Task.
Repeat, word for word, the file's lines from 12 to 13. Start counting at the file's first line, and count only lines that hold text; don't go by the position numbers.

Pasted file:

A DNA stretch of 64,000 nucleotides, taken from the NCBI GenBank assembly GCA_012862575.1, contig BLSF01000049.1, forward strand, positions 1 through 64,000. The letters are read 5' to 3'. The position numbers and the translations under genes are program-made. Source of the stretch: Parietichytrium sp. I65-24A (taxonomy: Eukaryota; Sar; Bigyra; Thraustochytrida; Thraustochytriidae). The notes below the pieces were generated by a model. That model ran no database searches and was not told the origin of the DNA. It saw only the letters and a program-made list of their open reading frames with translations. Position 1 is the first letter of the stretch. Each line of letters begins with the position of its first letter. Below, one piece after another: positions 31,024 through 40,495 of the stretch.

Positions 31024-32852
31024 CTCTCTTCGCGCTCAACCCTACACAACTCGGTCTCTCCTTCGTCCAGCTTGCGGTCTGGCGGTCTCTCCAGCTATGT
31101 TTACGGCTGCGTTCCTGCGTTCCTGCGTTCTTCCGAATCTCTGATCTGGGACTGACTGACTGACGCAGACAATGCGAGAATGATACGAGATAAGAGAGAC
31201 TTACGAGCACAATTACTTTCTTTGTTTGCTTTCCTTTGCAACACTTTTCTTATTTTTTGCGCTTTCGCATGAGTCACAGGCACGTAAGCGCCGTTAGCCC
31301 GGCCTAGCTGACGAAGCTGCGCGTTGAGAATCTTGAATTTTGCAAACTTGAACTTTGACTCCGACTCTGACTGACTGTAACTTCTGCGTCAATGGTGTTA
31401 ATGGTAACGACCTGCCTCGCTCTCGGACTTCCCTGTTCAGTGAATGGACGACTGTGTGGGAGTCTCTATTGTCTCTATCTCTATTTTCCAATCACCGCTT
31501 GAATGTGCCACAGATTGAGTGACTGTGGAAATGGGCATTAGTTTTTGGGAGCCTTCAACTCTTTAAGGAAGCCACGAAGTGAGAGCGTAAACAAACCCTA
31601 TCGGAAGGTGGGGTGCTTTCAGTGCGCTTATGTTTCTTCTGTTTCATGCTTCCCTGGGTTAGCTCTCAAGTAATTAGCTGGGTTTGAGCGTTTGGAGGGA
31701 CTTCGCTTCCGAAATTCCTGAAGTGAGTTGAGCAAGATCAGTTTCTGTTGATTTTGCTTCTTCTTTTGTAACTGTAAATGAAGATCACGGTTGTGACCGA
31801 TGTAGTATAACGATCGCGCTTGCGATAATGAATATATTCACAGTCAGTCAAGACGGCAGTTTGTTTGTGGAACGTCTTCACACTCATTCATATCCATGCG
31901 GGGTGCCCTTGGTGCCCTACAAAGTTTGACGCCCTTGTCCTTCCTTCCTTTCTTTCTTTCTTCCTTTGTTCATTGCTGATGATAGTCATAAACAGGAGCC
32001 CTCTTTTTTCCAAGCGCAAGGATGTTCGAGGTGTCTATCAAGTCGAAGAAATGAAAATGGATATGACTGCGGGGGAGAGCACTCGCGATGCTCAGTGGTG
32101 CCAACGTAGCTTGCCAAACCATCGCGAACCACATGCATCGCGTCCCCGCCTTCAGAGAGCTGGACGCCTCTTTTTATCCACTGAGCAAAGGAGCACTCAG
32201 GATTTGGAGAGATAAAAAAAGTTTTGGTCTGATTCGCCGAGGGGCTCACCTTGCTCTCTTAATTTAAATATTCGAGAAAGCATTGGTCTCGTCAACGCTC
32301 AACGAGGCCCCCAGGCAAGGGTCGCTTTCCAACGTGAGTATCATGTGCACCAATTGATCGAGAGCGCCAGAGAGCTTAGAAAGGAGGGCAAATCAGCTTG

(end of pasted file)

31901 GGGTGCCCTTGGTGCCCTACAAAGTTTGACGCCCTTGTCCTTCCTTCCTTTCTTTCTTTCTTCCTTTGTTCATTGCTGATGATAGTCATAAACAGGAGCC
32001 CTCTTTTTTCCAAGCGCAAGGATGTTCGAGGTGTCTATCAAGTCGAAGAAATGAAAATGGATATGACTGCGGGGGAGAGCACTCGCGATGCTCAGTGGTG